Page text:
[xiv] Conzelman, J. G., Smith, N. D., & Lacy, T. A. (2016, July 11). The tension between student loan accountability and income-driven repayment plans. Brown Center Chalkboard. https://www.brookings.edu/blog/brown-center-chalkboard/2016/07/11/the-tension-between-student-loan-accountability-and-income-driven-repayment-plans/.

[xv] Baum, S., & Steele, P. (2018). Graduate and professional school debt: How much students borrow. West Chester, PA: AccessLex Institute.

[xvi] Goldrick-Rab, S., Kelchen, R., & Houle, J. (2014). The color of student debt: Implications of federal loan program reforms for black students and historically black colleges and universities. Madison, WI: Wisconsin HOPE Lab.

[xvii] Stratford, M. (2014, April 3). Default data on Parent PLUS loans. Inside Higher Ed. https://www.insidehighered.com/news/2014/04/03/education-department-releases-default-data-controversial-parent-plus-loans.

[xviii] It would be helpful to have data on Public Service Loan Forgiveness interest by institution, but these data would be incomplete because students do not have to signal any intent to use the program until they officially apply after making 120 qualifying payments.

Who Uses Income-Driven Repayment Plans?

Over the last two years, the U.S. Department of Education’s Office of Federal Student Aid has quietly released additional data on the federal government’s portfolio of nearly $1.4 trillion in student loans. I was on the FSA website today looking up the most recent data on Public Service Loan Forgiveness employment certification forms (up to 740,000 filed as of September 30) for a paper I am currently drafting when a new set of spreadsheets on the income-driven repayment (IDR) programs caught my eye.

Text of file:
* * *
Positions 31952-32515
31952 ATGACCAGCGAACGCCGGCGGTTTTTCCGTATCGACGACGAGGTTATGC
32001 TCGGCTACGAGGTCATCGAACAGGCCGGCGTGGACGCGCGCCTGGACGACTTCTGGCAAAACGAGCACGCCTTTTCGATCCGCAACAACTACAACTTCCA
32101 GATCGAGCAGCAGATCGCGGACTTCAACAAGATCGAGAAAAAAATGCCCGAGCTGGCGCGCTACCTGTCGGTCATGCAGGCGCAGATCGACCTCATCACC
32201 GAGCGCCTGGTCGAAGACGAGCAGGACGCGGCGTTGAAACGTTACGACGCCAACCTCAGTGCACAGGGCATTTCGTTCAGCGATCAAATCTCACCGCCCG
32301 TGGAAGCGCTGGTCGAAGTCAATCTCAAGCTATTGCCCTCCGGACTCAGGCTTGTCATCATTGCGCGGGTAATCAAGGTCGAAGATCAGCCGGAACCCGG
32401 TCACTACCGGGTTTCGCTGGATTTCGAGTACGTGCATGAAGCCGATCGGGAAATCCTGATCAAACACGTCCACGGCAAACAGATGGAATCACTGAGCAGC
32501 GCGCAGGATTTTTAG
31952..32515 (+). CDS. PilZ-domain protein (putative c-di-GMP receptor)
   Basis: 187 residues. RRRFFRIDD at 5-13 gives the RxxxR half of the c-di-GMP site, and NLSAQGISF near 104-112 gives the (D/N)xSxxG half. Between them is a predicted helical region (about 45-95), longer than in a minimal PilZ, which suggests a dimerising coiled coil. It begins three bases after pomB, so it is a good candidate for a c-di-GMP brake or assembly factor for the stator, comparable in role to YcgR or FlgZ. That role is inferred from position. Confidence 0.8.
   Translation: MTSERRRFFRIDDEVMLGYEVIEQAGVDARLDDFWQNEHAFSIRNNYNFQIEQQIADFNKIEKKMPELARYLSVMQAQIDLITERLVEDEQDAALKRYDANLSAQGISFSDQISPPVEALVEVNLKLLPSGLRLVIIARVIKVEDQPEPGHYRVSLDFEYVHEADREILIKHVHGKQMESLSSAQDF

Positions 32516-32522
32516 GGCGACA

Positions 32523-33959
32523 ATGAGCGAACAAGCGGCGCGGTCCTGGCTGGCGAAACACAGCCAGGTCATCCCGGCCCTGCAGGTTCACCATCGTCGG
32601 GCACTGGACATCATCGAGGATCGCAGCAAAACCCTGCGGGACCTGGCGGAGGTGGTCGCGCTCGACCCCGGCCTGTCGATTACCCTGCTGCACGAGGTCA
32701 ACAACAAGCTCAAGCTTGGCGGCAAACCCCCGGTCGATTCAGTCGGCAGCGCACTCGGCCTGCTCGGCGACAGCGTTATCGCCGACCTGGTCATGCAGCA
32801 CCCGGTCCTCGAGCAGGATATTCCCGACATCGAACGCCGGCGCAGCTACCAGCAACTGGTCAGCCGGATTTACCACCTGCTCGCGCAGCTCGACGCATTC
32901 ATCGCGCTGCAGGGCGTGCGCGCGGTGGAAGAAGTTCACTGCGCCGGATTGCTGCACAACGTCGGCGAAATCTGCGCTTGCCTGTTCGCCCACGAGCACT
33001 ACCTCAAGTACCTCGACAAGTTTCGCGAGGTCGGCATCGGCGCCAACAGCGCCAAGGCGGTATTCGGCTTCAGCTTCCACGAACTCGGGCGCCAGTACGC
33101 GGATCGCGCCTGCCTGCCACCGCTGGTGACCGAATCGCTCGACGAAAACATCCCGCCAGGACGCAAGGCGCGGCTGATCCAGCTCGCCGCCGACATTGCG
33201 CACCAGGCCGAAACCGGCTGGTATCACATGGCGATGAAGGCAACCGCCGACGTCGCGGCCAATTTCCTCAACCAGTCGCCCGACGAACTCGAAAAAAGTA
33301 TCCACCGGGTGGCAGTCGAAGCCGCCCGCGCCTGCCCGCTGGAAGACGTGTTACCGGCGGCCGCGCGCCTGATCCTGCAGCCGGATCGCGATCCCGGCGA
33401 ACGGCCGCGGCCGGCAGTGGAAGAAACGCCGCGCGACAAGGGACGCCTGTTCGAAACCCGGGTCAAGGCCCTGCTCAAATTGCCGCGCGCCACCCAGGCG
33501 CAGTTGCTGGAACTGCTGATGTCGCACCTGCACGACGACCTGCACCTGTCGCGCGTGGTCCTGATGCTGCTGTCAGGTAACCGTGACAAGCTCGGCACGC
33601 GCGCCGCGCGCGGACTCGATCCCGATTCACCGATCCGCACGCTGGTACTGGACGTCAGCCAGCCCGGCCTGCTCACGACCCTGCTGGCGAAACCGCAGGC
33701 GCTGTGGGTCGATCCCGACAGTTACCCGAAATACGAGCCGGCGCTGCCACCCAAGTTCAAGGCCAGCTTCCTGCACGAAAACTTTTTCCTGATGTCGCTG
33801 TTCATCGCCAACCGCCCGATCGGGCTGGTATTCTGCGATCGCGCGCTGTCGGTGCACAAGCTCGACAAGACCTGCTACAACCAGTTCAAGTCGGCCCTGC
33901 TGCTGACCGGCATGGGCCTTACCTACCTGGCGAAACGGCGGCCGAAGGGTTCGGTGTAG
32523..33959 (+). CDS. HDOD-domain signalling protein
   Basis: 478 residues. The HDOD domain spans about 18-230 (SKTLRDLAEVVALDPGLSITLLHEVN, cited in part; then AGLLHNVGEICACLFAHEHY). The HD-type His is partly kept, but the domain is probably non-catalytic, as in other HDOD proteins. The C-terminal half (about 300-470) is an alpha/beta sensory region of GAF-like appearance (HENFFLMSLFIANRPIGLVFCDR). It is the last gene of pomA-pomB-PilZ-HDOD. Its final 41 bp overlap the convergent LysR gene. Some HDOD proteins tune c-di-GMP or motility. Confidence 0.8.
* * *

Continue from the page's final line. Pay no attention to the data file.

Overall, just over $375 billion of the $1.05 trillion in federal Direct Loans is now enrolled across the various types of IDR programs. (The rest of the federal loan portfolio is in the old FFEL program, which does not make new loans.) This is up from $269 billion of loans in IDRs when I last wrote about the topic on my blog in mid-2016, which has implications for both students and taxpayers alike. Here, I summarize some of the new data on the types of borrowers who use IDR, as well as some of the other data elements that would be helpful to have going forward.